How to write a mission statement for your small business

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You may know what your business does and why you do it that way, but do your customers know? This article provides tips on how to write a mission statement.

Why does the company you run or work for exist? What does he want to achieve? It can be easy to overlook this important information as you focus on day-to-day tasks and achieving business goals.

You may know the company’s mission by heart, but do your customers know what it is? How often do you think about it when it comes to how your business operates and how you connect with customers?

If you want to stand out in the market, you need to make sure everyone knows your mission and can access it every time they visit your website. This is why you need to write a corporate mission statement.

Presentation: What is a mission statement?

A mission statement describes what a company does now, how it does it, who does it, and why. It’s the who, what, why and how (and sometimes where) of the business world, and it informs your ideal customer profile.

Information you might include in your mission statement includes your company’s values, history, and current goals. This information helps explain what you’re about to do to prospects and build relationships with customers because they can understand if you’re the right fit for them.

Mission Statement vs Vision Statement: What’s the Difference?

The terms “mission statement” and “vision statement” are often used interchangeably and for good reason. They are intrinsically linked and very similar. Some companies combine the two statements to summarize their current goals and overall vision.

In general, a mission statement describes what a company does now and how it does it. A vision statement is ambitious and focuses on the future.

Both statements include details about the goals of the business, but a vision statement will often tend to have loftier and vaguer goals, while a mission statement includes information about what the business is trying to achieve. currently accomplish.

How to write a mission statement for your small business

Here are our top three tips on how to write a mission statement for your small business and what information you should include.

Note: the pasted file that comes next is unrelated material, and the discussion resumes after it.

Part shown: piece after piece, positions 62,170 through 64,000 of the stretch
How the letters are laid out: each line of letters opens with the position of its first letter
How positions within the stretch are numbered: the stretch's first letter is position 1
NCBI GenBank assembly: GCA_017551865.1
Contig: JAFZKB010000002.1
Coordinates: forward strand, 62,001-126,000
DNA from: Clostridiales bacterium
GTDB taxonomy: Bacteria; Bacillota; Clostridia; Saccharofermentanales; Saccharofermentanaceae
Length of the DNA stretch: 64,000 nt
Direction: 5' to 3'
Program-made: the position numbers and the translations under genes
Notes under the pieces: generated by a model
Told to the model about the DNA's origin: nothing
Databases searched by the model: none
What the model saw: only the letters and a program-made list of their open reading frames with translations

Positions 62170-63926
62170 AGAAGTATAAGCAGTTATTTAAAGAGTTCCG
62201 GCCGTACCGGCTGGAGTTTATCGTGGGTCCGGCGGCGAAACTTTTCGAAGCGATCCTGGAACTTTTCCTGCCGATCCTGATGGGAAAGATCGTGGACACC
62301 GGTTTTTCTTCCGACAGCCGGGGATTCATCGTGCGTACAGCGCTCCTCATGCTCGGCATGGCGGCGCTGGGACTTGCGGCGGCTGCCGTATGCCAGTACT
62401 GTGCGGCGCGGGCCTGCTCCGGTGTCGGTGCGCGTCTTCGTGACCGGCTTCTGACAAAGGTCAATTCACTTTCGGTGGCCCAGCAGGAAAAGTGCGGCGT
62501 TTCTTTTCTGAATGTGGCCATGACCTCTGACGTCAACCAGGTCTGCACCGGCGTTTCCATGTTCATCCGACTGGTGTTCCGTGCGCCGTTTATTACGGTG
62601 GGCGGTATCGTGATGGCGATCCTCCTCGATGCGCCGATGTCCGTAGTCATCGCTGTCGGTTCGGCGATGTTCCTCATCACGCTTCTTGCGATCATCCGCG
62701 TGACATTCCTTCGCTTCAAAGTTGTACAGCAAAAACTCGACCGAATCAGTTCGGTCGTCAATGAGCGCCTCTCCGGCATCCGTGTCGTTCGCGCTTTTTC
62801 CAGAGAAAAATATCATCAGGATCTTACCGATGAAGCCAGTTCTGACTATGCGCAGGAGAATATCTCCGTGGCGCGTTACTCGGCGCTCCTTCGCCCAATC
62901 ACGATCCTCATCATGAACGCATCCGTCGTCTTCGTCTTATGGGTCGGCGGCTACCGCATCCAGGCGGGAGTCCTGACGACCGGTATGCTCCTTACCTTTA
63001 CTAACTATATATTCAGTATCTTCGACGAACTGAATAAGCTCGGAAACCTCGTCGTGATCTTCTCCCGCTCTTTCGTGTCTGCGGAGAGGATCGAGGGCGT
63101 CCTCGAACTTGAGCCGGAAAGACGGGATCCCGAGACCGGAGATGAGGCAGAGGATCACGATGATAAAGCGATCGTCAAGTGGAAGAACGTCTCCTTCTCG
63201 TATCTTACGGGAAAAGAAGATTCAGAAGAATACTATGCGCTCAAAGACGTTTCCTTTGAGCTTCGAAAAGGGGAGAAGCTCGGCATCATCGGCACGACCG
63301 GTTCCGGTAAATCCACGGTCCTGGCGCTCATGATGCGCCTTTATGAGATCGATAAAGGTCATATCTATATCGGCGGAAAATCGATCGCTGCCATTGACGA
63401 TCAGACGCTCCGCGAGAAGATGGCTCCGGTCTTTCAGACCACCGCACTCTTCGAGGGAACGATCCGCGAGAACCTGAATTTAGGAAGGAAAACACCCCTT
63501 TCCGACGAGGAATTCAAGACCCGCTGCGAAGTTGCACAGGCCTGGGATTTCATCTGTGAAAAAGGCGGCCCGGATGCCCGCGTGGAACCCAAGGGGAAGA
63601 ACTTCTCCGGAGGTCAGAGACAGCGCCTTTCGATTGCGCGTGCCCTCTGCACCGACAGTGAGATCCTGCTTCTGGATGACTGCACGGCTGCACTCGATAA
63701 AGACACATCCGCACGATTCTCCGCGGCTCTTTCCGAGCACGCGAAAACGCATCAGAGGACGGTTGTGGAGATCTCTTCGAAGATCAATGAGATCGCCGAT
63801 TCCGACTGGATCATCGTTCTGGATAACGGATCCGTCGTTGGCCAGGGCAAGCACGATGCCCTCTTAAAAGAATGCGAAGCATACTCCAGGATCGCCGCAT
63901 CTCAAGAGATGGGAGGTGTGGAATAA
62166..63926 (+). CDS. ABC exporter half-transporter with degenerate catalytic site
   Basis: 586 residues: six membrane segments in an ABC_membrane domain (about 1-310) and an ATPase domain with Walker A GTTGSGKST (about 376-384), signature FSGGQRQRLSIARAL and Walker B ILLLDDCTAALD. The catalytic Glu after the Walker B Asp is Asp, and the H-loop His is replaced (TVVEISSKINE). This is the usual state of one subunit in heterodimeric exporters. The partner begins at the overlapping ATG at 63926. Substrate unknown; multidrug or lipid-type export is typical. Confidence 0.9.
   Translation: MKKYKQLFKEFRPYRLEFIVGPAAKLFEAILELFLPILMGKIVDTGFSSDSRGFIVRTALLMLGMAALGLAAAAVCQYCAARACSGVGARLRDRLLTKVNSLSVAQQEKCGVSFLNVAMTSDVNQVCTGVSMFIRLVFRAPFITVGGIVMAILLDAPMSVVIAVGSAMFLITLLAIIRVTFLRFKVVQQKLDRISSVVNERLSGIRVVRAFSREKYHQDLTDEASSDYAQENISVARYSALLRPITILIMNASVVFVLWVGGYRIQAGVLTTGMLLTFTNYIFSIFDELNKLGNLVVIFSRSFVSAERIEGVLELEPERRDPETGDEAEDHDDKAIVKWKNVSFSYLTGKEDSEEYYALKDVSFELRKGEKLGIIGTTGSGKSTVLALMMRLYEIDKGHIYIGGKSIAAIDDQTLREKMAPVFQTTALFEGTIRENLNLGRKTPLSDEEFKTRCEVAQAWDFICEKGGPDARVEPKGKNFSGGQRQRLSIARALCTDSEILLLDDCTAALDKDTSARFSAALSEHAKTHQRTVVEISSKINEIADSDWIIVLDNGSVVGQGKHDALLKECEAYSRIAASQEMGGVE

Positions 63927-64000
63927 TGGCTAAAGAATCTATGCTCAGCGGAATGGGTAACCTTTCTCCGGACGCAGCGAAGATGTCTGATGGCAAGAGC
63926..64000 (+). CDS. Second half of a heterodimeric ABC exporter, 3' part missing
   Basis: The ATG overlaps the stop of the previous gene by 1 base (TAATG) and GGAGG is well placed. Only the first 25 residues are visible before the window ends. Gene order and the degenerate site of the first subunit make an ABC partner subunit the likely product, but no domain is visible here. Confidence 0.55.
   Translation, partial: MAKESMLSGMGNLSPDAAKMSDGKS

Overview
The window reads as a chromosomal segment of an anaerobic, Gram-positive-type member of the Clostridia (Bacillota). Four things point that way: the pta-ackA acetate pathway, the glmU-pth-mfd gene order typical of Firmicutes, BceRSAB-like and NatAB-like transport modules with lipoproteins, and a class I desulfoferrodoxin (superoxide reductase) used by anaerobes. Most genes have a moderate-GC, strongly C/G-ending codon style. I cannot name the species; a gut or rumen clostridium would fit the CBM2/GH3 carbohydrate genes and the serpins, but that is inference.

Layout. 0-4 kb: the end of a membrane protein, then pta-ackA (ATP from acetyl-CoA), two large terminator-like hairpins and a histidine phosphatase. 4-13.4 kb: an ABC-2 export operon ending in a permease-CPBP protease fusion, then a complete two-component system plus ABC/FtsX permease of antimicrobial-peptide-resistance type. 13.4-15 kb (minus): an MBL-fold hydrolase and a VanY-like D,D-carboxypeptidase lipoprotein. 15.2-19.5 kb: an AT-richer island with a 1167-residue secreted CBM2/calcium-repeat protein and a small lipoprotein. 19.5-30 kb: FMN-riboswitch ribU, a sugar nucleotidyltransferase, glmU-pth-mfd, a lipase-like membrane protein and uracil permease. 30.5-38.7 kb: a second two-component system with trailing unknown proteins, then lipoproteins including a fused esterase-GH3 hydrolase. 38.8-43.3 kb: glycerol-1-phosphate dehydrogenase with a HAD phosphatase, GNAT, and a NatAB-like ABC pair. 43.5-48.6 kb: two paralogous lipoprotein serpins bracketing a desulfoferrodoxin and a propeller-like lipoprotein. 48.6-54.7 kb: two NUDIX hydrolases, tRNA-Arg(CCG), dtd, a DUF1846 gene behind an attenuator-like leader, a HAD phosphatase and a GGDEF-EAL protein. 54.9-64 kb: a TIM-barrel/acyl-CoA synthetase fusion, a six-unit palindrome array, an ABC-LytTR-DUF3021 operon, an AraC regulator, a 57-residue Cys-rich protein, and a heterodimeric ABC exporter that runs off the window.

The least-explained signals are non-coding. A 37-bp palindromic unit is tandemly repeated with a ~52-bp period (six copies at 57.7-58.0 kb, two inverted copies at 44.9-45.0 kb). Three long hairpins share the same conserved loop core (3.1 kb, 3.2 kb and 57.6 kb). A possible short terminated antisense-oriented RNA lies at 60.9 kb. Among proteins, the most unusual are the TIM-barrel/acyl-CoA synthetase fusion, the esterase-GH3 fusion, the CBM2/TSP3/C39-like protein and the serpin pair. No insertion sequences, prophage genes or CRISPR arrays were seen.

1. Explain what your business does

In your head, what your business does is probably crystal clear. But you have to go back to basics when you want to explain it to potential customers, suppliers or partners.

If you’ve been with a company for a while, you’ve probably learned industry jargon and used words and terms specific to your organization. Remember that not everyone talks like you. You should avoid these phrases and stick to plain English, no matter what industry you work in.

Don’t assume your customers already understand what you do or know your industry well. Have you ever read explanations of highly technical products written by the people who built or designed them? They are often incomprehensible and assume that you have the same level of knowledge as them.

If people have to Google or search for words or concepts in your explanation of what you do, then you’re on the wrong track.

Take PayPal’s mission statement: “To create the most convenient, secure and cost-effective payment solution on the web.”

It’s simple yet precise and easy to understand. It also perfectly defines what the company does.

Contrast that with his vision statement, which is an ambitious statement that reflects his work and values: “PayPal’s vision is that every person has the right to participate fully in the global economy, and we have an obligation to empower people to exercise that right and improve their financial health.”

2. Describe how your business works

This step does not require you to go into the details of your business model. Instead, this is where your core business values ​​come in. If you haven’t defined those values ​​yet, now is the time to do so. Get your leadership team together and send out a survey to your employees to find out what those values ​​are.